Metering and exposure is more about results than technique: If you’re getting the exposures you want, it doesn’t really matter how you meter. But if you’re one of those photographers who shies away from manual exposure because you’re overwhelmed by all the settings choices (and maybe even flashback to learning to drive a manual transmission), let me assure you that manual exposure is really quite straightforward.
Understanding the following basic facts is the cornerstone to controlling your camera and images.
Manual exposure is all about control: you choose an exposure target and dial in its tone—the camera guides you with a scale that tells you whether your exposure is brighter or darker than a middle tone, but you make the ultimate exposure decision. A spot meter is the most precise way to pinpoint your target and therefore should be your metering mode (the way the camera “sees” the scene) when you expose manually.
Most of today’s DSLRs offer a spot meter; if your camera doesn’t, select the metering mode that uses smallest percentage of the frame (such as Canon’s “Partial” mode). Whether you’re metering in spot or partial mode, zooming your lens as tight as possible will further increase your metering precision by shrinking the percentage of the scene the meter evaluates.
Photographers have three scene variables to take into consideration when they compose an image: motion, depth, and light. Not coincidentally, our cameras provide three exposure settings for managing our scene variables: ISO, f-stop (aperture), and shutter speed.
Landscape shooters on a tripod can take advantage of a one-to-one relationship between the three scene variables and the three camera exposure settings. In other words, for each scene variable we need to control, there’s a corresponding exposure setting to handle it. Understanding this relationship is the foundation for mastering manual exposure—once you get it (it doesn’t take long), you’re well on your way to full control of any metering situation nature throws at you.
If you’re on a tripod photographing a static landscape, nothing is moving and you can automatically go with your camera’s native (best) ISO, usually 100 or 200 (check your camera’s manual). Pretty simple—I’ve already given you 1/3 of the total number of exposure variables and you haven’t exhausted a single brain cell.
With ISO handled, it’s time to determine the f-stop. Your f-stop choice starts with the understanding that there’s an ideal f-stop for each shot. Really. The two f-stop factors to consider are, in this order: your desired depth of field (DOF); and the f-stop at which your lens is sharpest.
Start with the f-stop that returns your desired depth of field, without going any smaller than necessary (remember, f-stop is a ratio, so when I say smaller I mean smaller aperture—the smaller the aperture, the larger the f-stop number). In scenes with no noticeable difference in DOF between f-stops (such as when everything in your frame is far enough away that it’s sharp when you’re focused at infinity), select your lens’s sharpest f-stop. So what’s a lens’s sharpest f-stop? You can take the time to test each lens at a variety of f-stop/focal-length combinations; or you can go with the usually safe assumption that a lens’s sharpest f-stop is in the middle of its f-stop range, usually f/8 to f/11. Either way, don’t deviate from your lens’s sharpest f-stop unless your composition’s necessary DOF calls for it.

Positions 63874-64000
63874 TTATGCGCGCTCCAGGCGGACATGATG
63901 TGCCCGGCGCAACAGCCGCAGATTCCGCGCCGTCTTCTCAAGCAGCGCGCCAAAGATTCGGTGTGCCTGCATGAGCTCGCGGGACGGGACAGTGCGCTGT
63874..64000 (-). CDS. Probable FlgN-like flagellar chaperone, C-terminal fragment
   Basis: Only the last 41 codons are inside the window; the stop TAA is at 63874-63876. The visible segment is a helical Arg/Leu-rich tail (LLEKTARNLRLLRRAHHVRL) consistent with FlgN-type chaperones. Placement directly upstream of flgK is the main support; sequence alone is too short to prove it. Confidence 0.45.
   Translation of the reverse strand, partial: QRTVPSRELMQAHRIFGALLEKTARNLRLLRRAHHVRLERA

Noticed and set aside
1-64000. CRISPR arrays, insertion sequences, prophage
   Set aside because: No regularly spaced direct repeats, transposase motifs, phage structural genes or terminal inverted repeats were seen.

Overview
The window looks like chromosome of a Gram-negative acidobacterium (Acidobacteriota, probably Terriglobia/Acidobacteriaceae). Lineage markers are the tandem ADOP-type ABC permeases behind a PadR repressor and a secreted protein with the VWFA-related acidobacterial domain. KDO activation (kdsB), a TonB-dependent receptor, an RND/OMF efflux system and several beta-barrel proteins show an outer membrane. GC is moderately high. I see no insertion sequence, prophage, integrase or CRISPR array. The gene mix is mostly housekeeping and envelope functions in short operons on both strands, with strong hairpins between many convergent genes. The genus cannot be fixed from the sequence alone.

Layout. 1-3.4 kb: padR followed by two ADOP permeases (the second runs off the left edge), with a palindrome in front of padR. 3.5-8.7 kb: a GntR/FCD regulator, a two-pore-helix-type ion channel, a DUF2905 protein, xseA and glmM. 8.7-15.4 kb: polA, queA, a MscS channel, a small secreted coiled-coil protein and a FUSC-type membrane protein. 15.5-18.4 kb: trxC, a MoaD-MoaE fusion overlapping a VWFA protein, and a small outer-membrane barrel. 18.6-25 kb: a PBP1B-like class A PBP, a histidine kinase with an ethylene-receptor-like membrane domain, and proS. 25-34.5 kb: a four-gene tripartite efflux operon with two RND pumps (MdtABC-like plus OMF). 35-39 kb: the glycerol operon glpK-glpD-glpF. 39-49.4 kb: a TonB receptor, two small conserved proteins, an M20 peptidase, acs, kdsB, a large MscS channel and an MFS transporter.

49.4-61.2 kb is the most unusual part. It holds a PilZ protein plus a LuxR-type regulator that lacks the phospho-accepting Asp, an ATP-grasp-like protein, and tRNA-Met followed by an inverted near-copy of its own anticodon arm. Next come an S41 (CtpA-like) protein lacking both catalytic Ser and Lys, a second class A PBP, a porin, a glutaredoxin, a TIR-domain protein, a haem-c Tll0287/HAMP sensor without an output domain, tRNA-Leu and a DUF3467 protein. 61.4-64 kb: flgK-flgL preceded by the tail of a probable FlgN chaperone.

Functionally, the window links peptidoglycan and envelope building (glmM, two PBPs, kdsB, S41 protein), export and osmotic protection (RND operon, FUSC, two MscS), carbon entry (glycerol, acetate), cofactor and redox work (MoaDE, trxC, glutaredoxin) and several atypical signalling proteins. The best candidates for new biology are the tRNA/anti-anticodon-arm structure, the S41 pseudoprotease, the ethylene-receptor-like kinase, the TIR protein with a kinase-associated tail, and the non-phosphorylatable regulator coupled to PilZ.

Why not shoot everything f/22 (or whatever the lens’s smallest aperture is) to maximize DOF? Well, sometimes you want less DOF, not more (see the example below). And even when you want lots of DOF, in addition to the fact that lenses tend to be less sharp at their extreme f-stops (and without getting into too much technical detail), the smaller the aperture, the greater the diffraction that robs your lens of resolving power. You can usually assume you’re safe from significant diffraction at f-stops f/11 and larger (smaller f-stop numbers like f8, f5.6, and so on) and should go with a larger aperture unless you really need the extra DOF.
My general approach is to always default to an f-stop in the f/8-f/11 range (my default f-stop is f/11—I deviate from this only when I think it’s necessary), then adjust smaller or larger when I want more or less DOF. Mastering DOF and focus point are an art in themselves, so if you’re not comfortable with determining and controlling DOF, take a little time to learn hyperfocal focusing. But for now, if you’re not sure what f-stop you should be using, go with f/11 for the best balance of DOF and sharpness.
Now that we have motion (remember, right now we’re assuming nothing is moving) and depth handled, let’s get down to the business of managing light. Notice that we haven’t even started thinking about metering, and we already have two of our three exposure variables set.
The entire foundation of exposure is understanding that your meter wants to make everything it sees a middle tone. In manual exposure mode, if you point a spot meter at any object and dial the exposure so the meter indicator registers zero, you’ve made that object a middle tone, regardless of its actual brightness; dial the exposure to +1 and you’ve made the object one stop brighter than a middle tone, -1 and it’s one stop darker than a middle tone, and so on.
“Blown” (hopelessly overexposed) highlights are death to most images, so it’s usually best to ensure that you haven’t overexposed anything in your frame. This is easily achieved by pointing your camera’s spot meter at the brightest thing that you want to retain detail (unless the sun is in your frame, you’ll usually be pointing at the brightest thing in the scene) and adjusting the shutter speed until that bright target is the tone you think it should be (and no brighter than your camera can handle). Remember, this target tone isn’t usually (and rarely is) 0 on the metering scale—it’s determined by the brightness of your metering target.